Monday, February 9, 2015
In 2013, IBM announced its $1B investment in Linux, fueling new ideas and solutions in the process. Most of the investment has been on the POWER architecture and is beginning to pay off in multiple areas, with new solution vendors looking to take advantage of chip and memory advancements.
POWER8, the latest payoff, demonstrates IBM’s commitment to drive significant change in the Linux market. An interesting investment, but why would an IT architect or developer care? As an IT professional involved with Linux, IBM’s investment and resulting fallout can make your job easier as well as potentially directly benefit your career.
We think POWER8’s open hardware, the only architecture open to the market, will repeat the commercial success of the open software model. Open software revolutionized the software business. For hardware, it is already inspiring creativity as it drives ISVs, integrators and enterprises to work on the POWER8 Linux platform. This increases platform choice for customers and provides more opportunities for developers for the platform. Our series of blogs will discuss more of the opportunities we see from IBM’s investments, what they may look like and how to take advantage of them.
Also growing from the investment is a steady build-up of Linux expertise at IBM’s client and partner support centers worldwide. The more than 1200 ISV applications currently available on POWER8 can be partially attributed to these centers. These centers also offer free help for such activities as migrating apps (e.g. between Intel and Power Systems) thus reducing risks, facilitating cross platform communication, code conversions and/or code development for POWER8 Linux. In addition, IBM has developer cloud support for free access to Linux on POWER8 platforms. IBM’s BlueMix Cloud can also be used to assist Power8 Linux development.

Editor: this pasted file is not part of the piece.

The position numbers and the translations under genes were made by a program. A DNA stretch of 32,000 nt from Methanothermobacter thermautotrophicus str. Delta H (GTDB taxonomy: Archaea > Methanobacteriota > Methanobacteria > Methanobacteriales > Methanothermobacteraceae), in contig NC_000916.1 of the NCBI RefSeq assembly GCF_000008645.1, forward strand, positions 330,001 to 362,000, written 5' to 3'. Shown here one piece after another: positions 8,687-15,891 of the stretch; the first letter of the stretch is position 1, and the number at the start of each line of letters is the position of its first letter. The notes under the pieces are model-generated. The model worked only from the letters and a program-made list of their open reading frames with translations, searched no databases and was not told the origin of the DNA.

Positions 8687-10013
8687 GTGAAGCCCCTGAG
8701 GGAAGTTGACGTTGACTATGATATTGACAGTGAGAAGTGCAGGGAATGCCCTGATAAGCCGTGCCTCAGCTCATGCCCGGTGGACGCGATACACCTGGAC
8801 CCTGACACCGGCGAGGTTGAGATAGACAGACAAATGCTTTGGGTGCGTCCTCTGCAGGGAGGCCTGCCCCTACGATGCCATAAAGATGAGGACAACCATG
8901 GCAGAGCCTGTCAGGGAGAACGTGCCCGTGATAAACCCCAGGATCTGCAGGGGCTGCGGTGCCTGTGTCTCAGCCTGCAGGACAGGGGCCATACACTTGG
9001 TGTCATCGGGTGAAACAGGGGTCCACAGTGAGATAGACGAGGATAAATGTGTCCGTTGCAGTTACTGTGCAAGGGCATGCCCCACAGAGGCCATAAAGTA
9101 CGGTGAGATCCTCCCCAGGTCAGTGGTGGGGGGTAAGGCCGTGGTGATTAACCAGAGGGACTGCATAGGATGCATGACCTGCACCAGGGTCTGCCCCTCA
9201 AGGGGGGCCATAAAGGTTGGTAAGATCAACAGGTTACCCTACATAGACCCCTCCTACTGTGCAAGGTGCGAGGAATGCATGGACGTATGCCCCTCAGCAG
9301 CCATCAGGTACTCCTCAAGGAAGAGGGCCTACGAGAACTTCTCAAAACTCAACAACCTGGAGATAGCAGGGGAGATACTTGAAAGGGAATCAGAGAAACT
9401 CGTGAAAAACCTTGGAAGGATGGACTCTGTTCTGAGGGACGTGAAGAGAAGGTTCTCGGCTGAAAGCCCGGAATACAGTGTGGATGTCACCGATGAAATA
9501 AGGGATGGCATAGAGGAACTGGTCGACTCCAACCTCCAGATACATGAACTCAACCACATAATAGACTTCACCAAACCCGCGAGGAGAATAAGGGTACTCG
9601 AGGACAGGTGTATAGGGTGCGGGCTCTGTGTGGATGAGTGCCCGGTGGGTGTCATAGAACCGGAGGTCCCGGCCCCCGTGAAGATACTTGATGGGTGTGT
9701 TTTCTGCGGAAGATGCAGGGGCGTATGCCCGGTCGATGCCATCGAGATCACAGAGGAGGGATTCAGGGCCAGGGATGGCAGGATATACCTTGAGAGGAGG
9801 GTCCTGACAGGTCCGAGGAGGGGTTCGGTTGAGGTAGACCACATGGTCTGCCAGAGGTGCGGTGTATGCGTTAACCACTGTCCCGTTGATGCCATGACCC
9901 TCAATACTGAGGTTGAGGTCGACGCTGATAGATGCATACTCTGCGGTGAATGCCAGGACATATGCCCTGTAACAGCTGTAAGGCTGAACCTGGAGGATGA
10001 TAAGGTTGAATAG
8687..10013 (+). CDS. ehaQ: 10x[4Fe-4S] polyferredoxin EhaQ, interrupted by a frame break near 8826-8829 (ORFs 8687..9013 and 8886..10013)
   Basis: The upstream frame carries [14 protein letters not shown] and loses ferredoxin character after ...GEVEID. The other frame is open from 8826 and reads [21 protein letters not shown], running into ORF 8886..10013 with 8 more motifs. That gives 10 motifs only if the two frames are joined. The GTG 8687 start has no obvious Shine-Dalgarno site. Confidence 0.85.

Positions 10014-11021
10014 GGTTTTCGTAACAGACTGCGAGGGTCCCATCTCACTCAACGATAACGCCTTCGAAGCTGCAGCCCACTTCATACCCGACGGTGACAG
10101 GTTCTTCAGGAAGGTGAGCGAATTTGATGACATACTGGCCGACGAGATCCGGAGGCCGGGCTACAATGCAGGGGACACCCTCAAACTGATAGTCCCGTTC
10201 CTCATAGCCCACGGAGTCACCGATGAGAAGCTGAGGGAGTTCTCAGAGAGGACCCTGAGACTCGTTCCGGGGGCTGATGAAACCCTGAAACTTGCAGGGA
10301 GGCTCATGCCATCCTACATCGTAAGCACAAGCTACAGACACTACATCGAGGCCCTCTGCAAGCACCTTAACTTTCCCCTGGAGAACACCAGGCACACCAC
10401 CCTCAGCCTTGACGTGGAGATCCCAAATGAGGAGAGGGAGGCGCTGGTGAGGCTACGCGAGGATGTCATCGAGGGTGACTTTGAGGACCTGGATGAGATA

The OpenPOWER foundation is another major expansion of IBM support for POWER8/Linux. Created by IBM, Google, Mellanox, NVIDIA and Tyan, the Foundation allows member companies to leverage POWER technology and architecture to develop products. Rapid growth to ninety members (Samsung, Rackspace, Hitachi, Lawrence Livermore Laboratory, etc.) and academic associates (Rice University, Oregon State University, etc.) adds to the momentum.
Foundation member efforts have already successfully brought a number of products to market. For example, Redis Labs, Altera, Canonical, and IBM collaborated to produce the IBM Data engine for NoSQL. NVIDIA and IBM cooperated to produce the IBM POWER S824L server with GPU acceleration. Both were announced last October. You can expect more product announcements in coming months.
We believe that these are among the most significant developments to date in the Linux world. Future blogs will explore further details of POWER8 technology and services. We’ll discuss what it means to developers/users in more detail as well as discuss benefits to architects, developers and other users.
 IBM Client Centers see: http://www-03.ibm.com/systems/services/clientcenters/index.html; IBM Innovation Centers see: http://ibm.com/partnerworld/iic; POWER Development Platform see: http://ibm.com/partnerworld/pdp
 Note that Linux on RHEL (in beta), SUSE and Ubuntu are all supporting little endian on Power
 Google demonstrates its motherboard with a POWER8 processor: http://www.cnet.com/news/google-acquires-a-taste-for-ibms-power8-processors/